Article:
By Glyn Bowerman
Veterans and service providers across the country are being asked to wear black ribbons and attend memorial services for the loss of eight Veterans Affairs offices.
The federal government officially closed the offices today, leaving roughly 90 front line veteran services providers to look elsewhere and directing affected veterans to Service Canada offices instead.
“The Service Canada sites can not provide the same amount of services that we do,” says Michelle Bradley, national vice president of the union of veterans affairs employees.
Bradley is currently preparing her Saint John, NB office for the displaced veterans from Charlottetown, PEI, (one of the offices on the chopping block), a roughly three-hour trip.
“In order to properly service these men and women, it’s important to be able to know their history and just exactly where they come from,” says Bradley
Bradley says Service Canada employees won’t have access to the wealth of information included in files dedicated to each veteran: including medical needs, military history and other facts relevant to personalized care.
“It’s impossible to have an understanding of what we do at veterans affairs when there’s a lot of misinformation,” says Bradley.
“The general public – and we’re hoping to get that message out – doesn’t have a good grasp on what services we offer to our clients and how much we are needed.”
“I’m personally sickened,” says veteran Jordie Yeo. “For a government that says that they’re always looking out for veterans’ rights, and the best service for veterans, and that they’re on the side of the military, this completely goes in the face of what they’re talking about.”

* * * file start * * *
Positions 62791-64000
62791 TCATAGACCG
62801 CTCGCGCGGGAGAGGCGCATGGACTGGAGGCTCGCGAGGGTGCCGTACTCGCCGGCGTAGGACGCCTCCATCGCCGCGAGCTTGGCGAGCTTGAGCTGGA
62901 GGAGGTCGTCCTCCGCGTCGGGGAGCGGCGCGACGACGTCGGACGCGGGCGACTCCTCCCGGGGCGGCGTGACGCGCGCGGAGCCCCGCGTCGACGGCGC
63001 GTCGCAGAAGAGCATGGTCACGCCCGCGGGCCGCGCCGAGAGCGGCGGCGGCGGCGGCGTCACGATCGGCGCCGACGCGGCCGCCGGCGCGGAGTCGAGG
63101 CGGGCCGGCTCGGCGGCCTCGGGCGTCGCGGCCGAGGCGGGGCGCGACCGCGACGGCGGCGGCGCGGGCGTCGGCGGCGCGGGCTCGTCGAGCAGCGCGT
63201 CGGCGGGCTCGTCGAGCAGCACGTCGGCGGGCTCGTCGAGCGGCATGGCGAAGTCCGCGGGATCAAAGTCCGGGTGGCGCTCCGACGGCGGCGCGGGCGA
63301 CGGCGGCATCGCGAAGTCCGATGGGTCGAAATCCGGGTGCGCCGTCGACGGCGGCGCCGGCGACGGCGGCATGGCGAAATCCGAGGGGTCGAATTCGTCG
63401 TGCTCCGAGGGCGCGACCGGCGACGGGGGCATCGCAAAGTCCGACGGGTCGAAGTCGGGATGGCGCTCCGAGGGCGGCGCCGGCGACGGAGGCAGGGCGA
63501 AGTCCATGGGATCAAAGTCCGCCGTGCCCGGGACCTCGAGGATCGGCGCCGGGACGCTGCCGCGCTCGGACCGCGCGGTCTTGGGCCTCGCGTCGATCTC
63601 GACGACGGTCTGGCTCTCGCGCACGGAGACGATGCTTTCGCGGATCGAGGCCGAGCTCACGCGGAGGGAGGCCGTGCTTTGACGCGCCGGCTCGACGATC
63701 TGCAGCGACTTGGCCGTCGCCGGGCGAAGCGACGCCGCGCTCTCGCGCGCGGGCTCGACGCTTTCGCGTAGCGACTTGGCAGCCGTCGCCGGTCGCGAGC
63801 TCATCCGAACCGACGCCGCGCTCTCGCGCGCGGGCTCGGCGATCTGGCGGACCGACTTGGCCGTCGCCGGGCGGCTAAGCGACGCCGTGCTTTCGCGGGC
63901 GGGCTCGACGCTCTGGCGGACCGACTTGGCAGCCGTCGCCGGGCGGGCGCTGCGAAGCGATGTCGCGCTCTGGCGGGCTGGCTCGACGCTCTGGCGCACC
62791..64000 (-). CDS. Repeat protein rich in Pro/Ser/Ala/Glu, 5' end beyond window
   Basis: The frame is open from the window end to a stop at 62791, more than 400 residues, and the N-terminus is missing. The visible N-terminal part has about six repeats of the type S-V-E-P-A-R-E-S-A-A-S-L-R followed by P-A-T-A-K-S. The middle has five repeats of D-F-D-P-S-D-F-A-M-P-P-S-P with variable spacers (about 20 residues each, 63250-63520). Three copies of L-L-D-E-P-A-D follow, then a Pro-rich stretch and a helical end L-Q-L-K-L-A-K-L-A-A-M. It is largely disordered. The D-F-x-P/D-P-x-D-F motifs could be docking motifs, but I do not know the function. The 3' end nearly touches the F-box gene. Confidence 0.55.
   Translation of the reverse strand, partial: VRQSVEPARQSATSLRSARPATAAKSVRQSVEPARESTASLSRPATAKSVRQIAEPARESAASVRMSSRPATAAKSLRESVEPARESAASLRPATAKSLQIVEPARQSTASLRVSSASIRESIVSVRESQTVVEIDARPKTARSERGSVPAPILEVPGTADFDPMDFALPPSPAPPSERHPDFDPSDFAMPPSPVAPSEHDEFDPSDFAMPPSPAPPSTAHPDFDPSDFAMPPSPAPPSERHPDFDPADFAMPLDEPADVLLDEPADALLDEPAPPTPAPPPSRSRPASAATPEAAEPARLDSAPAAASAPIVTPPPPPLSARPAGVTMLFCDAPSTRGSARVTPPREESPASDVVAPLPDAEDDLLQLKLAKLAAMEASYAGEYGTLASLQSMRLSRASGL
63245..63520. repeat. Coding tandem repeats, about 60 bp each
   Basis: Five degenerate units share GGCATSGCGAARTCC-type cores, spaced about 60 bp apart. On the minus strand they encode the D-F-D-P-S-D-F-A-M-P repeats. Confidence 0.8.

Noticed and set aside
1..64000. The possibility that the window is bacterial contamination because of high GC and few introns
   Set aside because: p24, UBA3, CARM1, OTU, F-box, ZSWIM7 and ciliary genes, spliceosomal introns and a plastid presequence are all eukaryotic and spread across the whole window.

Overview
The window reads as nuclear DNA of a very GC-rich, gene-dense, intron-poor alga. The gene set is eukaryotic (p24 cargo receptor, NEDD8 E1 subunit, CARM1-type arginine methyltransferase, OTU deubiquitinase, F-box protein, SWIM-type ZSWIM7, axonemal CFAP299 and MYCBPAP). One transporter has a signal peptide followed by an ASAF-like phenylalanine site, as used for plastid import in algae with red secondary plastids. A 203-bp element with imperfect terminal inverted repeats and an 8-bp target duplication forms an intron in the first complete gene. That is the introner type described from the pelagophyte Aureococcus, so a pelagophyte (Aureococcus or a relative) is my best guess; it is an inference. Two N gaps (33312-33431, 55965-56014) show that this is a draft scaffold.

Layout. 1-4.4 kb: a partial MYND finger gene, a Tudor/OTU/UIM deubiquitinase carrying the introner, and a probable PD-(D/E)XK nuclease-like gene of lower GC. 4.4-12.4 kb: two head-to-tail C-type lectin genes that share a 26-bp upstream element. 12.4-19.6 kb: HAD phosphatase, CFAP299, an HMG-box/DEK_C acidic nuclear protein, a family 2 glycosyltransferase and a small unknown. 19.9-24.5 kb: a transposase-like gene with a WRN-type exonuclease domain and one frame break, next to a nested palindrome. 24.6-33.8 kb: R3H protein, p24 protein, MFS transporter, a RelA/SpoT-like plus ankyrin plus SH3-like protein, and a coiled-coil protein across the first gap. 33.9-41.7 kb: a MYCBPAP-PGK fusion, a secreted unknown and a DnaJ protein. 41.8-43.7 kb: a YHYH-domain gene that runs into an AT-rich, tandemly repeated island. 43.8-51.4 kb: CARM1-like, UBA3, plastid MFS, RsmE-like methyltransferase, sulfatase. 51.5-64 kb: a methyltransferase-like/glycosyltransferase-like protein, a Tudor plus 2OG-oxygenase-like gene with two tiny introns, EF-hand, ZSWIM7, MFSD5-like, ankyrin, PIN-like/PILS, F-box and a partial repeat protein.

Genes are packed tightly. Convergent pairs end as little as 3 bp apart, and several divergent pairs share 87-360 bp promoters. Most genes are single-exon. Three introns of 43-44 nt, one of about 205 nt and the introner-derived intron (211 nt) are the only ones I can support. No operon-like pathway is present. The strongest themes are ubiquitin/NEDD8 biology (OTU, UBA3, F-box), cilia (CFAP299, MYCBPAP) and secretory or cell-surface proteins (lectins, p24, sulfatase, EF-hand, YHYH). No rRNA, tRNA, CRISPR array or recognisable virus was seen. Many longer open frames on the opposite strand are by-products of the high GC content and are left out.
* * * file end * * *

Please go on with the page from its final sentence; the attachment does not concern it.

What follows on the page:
“I find it very hypocritical.”
Yeo was injured during service in Bosnia, suffers from PTSD, and uses the services provided by Veterans Affairs.
He says the caseworkers know their clients and have special training in effective treatment and personal assistance, something Service Canada employees can’t provide.
For other services, such as connecting veterans with employment, the government has encouraged people to go online. But, Yeo says, some of the necessary forms aren’t available online and the ones that are can be difficult to navigate.
While requests for an interview with the Ministry of Veterans Affairs were declined, spokesperson Simon Forsyth said in an email statement, “we are adjusting our national presence to improve service delivery by placing resources where Veterans need them.”
“As of Monday, Feb. 3, there will be a VAC staff person available at the Service Canada office nearest the area office that is closing.”
For Yeo, the decision is simply “dollars and cents.”
“I think somebody in a department somewhere thought that it would be really easy to cut costs in certain departments, Veterans Affairs being one of them, and the easiest thing to do is get rid of bricks and mortar and people,” says Yeo.
Calls for Fantino to step down
The closures protests, led by the Public Service Alliance of Canada, come days after a heated meeting between concerned veterans and Veterans Affairs Minister Julian Fantino, which led some to call for Fantino’s resignation.
“I was actually there with the veterans in Ottawa when he came into the green room at the press gallery, after missing the meeting with them,” says Bradley.
“He became very dismissive and didn’t want to hear their point of view.”
“He needs to go,” says Yeo. “The arrogance, and the attitude that he showed us in person – and has shown me in person on numerous occasions – is completely and totally disrespectful.”
Yeo says he will join other veterans on Parliament Hill, next Monday, to watch a vote on whether or not to reopen the offices.
“We’re making sure that we’re going to be able to see Minister Fantino and Prime Minister Harper’s face when they vote no.”
“We want to look them in the face when they actually decide to screw us over.”